The Man in the High Castle

I just finished reading Philip K. Dick's The Man in The High Castle. Really tremendous. The ending was a bit disappointing, but I might just need to read it again, or get smarter. Anyway, the book is set in a world where the Germans and Japanese won World War II. It made me realize all sorts of things, primarily that things could be way worse. I've been doing some peripheral research and here's what I've found:

Nazi and East German Propaganda
Calvin College has an impressive collection of content, including Goebbels speeches. P.K. Dick said he wanted to write a sequel, but didn't want to do the necessary research, because it was too intense. I'm inclined to agree, maybe someday I'll have the strength to read through some more of those speeches, but not anytime soon.

The Big Lie

[Hitler's] primary rules were: never allow the public to cool off; never admit a fault or wrong; never concede that there may be some good in your enemy; never leave room for alternatives; never accept blame; concentrate on one enemy at a time and blame him for everything that goes wrong; people will believe a big lie sooner than a little one; and if you repeat it frequently enough people will sooner or later believe it. - OSS report page 51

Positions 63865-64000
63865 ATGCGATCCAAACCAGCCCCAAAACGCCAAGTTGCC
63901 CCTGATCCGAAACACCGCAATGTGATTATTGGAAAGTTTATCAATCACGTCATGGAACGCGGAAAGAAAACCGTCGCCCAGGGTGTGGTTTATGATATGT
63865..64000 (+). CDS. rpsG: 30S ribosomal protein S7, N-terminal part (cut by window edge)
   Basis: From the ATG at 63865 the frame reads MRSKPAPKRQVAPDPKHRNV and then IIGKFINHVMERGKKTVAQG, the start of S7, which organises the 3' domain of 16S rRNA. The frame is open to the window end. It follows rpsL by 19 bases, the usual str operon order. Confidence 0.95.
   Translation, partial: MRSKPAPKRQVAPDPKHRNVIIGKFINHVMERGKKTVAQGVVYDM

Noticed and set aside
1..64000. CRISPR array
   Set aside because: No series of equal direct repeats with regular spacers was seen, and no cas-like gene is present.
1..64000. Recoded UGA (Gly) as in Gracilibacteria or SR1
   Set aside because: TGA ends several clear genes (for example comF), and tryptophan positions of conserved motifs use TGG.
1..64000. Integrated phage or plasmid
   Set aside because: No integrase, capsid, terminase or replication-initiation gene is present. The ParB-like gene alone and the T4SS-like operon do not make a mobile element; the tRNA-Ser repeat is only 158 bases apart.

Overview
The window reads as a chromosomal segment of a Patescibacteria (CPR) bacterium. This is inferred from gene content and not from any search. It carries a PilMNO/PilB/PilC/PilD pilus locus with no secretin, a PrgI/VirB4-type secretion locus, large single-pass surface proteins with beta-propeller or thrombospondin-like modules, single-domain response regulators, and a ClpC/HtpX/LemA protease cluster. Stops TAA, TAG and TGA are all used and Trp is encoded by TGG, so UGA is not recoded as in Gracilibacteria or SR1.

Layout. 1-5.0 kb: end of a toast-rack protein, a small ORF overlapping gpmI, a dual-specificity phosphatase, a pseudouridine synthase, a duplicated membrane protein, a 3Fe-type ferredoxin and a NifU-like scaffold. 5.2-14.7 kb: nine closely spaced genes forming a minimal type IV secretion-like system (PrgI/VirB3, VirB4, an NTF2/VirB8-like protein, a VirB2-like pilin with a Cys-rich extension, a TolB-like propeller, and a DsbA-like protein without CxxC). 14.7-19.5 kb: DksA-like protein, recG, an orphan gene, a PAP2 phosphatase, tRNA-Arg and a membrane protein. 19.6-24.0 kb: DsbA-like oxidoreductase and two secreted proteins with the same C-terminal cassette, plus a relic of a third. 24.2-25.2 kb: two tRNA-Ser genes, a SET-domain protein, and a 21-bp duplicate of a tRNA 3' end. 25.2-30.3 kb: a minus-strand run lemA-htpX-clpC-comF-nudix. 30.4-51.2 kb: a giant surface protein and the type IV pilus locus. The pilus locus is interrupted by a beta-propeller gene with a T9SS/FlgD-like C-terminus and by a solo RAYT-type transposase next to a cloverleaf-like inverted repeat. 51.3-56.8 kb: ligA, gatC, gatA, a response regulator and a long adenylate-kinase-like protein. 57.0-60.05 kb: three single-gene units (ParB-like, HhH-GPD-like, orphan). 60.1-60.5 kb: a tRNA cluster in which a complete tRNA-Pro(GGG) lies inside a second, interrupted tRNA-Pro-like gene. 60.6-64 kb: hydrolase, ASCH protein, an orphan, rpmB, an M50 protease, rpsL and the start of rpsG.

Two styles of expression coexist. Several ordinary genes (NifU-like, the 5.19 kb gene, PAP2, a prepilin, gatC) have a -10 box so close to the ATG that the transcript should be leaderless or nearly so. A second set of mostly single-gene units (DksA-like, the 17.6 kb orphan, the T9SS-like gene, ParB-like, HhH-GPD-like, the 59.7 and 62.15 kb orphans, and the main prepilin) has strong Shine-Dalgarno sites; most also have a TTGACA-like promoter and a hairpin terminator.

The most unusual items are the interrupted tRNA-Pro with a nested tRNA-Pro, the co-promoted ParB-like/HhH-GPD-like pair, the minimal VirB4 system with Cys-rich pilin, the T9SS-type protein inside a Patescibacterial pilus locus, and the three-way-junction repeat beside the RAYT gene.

I Ching
I hope I will have the strength to learn as much as I can about the Book of Changes. It sounds fascinating.

And to contextualize the date, here is a quote from today's newspaper:
“The American people have lost faith in the president’s conduct of this war,” Speaker Nancy Pelosi, a California Democrat, said in bringing an end to a charged debate on the House floor. “The American people see the reality of the war; the president does not.”

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